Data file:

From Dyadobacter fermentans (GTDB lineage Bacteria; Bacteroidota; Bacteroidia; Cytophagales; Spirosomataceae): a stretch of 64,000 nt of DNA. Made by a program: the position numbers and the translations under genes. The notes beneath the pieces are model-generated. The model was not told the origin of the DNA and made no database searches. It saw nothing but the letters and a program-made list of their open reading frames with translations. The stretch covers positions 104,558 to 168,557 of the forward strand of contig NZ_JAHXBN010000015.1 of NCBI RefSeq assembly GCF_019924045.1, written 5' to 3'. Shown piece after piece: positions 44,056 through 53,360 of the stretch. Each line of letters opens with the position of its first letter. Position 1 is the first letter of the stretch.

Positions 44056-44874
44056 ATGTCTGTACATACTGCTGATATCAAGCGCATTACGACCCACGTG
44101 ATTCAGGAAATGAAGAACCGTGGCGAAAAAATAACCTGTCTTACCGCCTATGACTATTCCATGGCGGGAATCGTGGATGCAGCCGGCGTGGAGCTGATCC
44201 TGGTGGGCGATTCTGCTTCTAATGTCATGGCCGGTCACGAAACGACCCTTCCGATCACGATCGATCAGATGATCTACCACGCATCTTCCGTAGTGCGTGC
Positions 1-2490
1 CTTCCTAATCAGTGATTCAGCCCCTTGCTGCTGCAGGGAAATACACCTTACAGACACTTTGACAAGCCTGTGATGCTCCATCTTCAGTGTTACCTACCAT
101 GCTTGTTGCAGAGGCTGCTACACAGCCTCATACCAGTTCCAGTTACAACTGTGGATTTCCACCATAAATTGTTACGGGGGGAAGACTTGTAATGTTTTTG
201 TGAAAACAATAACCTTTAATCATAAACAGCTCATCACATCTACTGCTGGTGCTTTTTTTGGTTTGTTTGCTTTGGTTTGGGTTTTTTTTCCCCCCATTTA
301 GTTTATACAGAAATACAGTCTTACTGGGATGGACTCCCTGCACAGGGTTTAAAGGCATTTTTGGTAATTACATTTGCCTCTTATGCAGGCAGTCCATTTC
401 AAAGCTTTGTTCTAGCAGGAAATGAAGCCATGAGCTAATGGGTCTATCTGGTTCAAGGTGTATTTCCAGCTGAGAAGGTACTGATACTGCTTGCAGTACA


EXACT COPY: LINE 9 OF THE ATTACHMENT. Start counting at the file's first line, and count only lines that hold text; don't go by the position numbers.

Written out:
201 TGAAAACAATAACCTTTAATCATAAACAGCTCATCACATCTACTGCTGGTGCTTTTTTTGGTTTGTTTGCTTTGGTTTGGGTTTTTTTTCCCCCCATTTA